by BRITTANY MAGEE
CHICAGO— The local and organic food movement got a major boost this week with the launch of FamilyFarmed.org’s Good Food Business Accelerator. The aim, organizers say, is to help local farmers’ and food artisans’ expansion into a larger market and strengthen the local, sustainable food system.
The goal “is to work with entrepreneurs to get them ready for primetime,” said president of FamilyFarmed.org, Jim Slama.
“We want to get them invested in, get them introduced to customers, get them financed and help take them to the next level and grow the supply of Good Food,” Slama told to a sold out event Wednesday evening at 1871, an innovation hub for Chicago business and technology start-ups.
The Good Food Business Accelerator’ fellowship program will provide eight fellows with mentoring, strategic support and access to capital. Slama describes it as a Good Food cluster of “entrepreneurs, financiers, mentors, trade buyers, customers, government agencies and policy makers,” that will help the fellows reach a larger market and expand the local, sustainable food system.
Beginning in November, each fellow will spend six months in the accelerator developing their business plan that mirrors the growing Good Food movement’s values. The movement promotes increased access to healthy, sustainable food that’s produced by local farmers and businesses that use humane and fair practices. As the movement has grown, the demand for ‘Good Food’ has also increased.
The rise in demand for organic and local food reflects consumers’ desire for healthier food options, said Mary Chapman, the senior director of product innovation at Technomic, Inc., a consulting and research firm serving the foodservice industry.
“Consumers like more transparency,” Chapman said in a phone interview. “It means that the food is not mass produced.”
The government is also taking notice of the trend: On Monday, the Good Food Business Accelerator learned it had won an award of nearly $100,000 from the United States Department of Agriculture’s Agricultural Marketing Service as part of the agency’s $52 million in grants to foster organic and local food systems.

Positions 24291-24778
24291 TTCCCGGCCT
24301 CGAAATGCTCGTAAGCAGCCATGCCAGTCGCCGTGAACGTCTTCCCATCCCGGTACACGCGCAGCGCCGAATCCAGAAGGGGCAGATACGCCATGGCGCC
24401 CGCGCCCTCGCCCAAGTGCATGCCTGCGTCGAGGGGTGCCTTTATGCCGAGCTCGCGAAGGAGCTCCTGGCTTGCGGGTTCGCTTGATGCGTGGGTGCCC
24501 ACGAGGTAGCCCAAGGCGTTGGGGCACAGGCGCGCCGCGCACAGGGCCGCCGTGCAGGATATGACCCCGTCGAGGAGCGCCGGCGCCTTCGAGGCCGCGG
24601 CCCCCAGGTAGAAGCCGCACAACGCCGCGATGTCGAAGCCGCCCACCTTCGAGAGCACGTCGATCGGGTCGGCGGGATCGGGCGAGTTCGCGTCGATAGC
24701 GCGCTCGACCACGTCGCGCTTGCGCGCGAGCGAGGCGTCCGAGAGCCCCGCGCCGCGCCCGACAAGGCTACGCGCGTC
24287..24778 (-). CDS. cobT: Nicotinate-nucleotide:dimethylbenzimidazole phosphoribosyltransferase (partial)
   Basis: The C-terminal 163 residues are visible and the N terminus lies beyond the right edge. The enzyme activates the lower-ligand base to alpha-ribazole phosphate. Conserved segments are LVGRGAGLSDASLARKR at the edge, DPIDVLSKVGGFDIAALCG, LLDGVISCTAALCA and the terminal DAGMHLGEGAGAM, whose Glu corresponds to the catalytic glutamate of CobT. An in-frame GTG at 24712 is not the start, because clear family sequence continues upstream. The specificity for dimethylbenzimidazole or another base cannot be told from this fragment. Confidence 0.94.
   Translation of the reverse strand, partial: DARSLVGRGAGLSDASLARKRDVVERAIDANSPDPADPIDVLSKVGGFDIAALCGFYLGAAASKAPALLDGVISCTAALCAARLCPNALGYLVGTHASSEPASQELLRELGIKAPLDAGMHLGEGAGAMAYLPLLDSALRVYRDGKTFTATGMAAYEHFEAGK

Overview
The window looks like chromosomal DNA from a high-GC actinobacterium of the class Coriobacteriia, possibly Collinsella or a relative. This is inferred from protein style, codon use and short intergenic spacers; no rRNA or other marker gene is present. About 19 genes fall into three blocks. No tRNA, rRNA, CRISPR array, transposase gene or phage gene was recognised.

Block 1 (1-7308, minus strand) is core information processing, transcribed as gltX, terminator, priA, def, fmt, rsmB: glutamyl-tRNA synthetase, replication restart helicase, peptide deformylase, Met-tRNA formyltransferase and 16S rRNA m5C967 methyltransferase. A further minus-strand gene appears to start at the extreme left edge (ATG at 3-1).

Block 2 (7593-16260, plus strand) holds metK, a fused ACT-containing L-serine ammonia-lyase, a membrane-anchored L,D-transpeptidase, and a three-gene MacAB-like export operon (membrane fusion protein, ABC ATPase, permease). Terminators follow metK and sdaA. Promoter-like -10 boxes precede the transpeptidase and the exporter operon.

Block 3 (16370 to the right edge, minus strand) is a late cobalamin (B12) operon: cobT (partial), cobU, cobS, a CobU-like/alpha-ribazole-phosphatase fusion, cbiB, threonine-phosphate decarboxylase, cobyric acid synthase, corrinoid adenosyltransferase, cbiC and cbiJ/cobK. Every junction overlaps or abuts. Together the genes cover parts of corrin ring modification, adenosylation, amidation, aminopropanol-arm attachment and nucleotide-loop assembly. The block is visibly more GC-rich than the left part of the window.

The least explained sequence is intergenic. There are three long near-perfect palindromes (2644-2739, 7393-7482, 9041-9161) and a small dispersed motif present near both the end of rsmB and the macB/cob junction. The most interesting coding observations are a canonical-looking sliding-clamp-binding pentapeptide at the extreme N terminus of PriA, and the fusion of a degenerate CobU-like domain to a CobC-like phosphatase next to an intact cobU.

“Investing in local and regional food systems supports the livelihoods of farmers and ranchers, especially smaller operations, while strengthening economics in communities across the country,” said Tom Vilsack, secretary of the USDA, in the press release announcing the disbursement of the grants.
Partners and mentors in the accelerator and fellowship include Whole Foods Market, leading organic food distributor UNFI, Chicago-based restaurant group Lettuce Entertain You, distributor Goodness Greenness and venture capital group 2x Consumer Products.
Learning how to manage business effectively is imperative for entrepreneurs said John Hall, the founder of Goose Island Brewery, on the panel at Wednesday’s event.
“The accelerator is only going to make this much more efficient, and be able to serve a lot more companies and entrepreneurs going forward,” he said.
Applications for the Good Food Business Accelerator are being accepted until Oct. 20.